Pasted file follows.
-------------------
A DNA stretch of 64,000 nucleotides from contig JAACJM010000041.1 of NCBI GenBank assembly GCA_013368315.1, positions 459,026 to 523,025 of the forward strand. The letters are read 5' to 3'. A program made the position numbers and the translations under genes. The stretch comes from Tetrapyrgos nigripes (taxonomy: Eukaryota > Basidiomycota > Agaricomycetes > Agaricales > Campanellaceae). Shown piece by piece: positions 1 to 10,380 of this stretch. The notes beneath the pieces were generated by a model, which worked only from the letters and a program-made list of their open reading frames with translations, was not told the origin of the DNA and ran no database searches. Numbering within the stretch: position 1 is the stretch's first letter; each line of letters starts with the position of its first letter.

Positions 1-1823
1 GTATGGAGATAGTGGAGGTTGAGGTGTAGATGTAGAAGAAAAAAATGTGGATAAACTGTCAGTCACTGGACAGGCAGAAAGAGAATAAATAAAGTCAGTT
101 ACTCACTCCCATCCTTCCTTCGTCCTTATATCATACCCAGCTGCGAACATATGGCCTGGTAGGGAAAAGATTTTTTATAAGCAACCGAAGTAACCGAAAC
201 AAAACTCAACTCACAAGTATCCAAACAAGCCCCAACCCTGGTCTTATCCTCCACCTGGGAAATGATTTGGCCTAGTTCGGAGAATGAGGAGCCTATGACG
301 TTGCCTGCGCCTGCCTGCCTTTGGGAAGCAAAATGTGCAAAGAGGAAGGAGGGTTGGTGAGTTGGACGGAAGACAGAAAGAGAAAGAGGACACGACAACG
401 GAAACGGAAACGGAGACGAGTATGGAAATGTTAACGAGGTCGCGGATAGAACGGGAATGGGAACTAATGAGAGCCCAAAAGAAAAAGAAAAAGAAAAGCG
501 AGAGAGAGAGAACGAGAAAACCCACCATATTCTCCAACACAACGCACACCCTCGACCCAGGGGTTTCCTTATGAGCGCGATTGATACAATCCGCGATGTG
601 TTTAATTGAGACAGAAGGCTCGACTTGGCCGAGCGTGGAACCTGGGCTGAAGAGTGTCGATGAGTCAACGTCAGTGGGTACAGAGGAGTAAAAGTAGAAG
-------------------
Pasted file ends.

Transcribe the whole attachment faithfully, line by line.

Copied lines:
A DNA stretch of 64,000 nucleotides from contig JAACJM010000041.1 of NCBI GenBank assembly GCA_013368315.1, positions 459,026 to 523,025 of the forward strand. The letters are read 5' to 3'. A program made the position numbers and the translations under genes. The stretch comes from Tetrapyrgos nigripes (taxonomy: Eukaryota > Basidiomycota > Agaricomycetes > Agaricales > Campanellaceae). Shown piece by piece: positions 1 to 10,380 of this stretch. The notes beneath the pieces were generated by a model, which worked only from the letters and a program-made list of their open reading frames with translations, was not told the origin of the DNA and ran no database searches. Numbering within the stretch: position 1 is the stretch's first letter; each line of letters starts with the position of its first letter.

Positions 1-1823
1 GTATGGAGATAGTGGAGGTTGAGGTGTAGATGTAGAAGAAAAAAATGTGGATAAACTGTCAGTCACTGGACAGGCAGAAAGAGAATAAATAAAGTCAGTT
101 ACTCACTCCCATCCTTCCTTCGTCCTTATATCATACCCAGCTGCGAACATATGGCCTGGTAGGGAAAAGATTTTTTATAAGCAACCGAAGTAACCGAAAC
201 AAAACTCAACTCACAAGTATCCAAACAAGCCCCAACCCTGGTCTTATCCTCCACCTGGGAAATGATTTGGCCTAGTTCGGAGAATGAGGAGCCTATGACG
301 TTGCCTGCGCCTGCCTGCCTTTGGGAAGCAAAATGTGCAAAGAGGAAGGAGGGTTGGTGAGTTGGACGGAAGACAGAAAGAGAAAGAGGACACGACAACG
401 GAAACGGAAACGGAGACGAGTATGGAAATGTTAACGAGGTCGCGGATAGAACGGGAATGGGAACTAATGAGAGCCCAAAAGAAAAAGAAAAAGAAAAGCG
501 AGAGAGAGAGAACGAGAAAACCCACCATATTCTCCAACACAACGCACACCCTCGACCCAGGGGTTTCCTTATGAGCGCGATTGATACAATCCGCGATGTG
601 TTTAATTGAGACAGAAGGCTCGACTTGGCCGAGCGTGGAACCTGGGCTGAAGAGTGTCGATGAGTCAACGTCAGTGGGTACAGAGGAGTAAAAGTAGAAG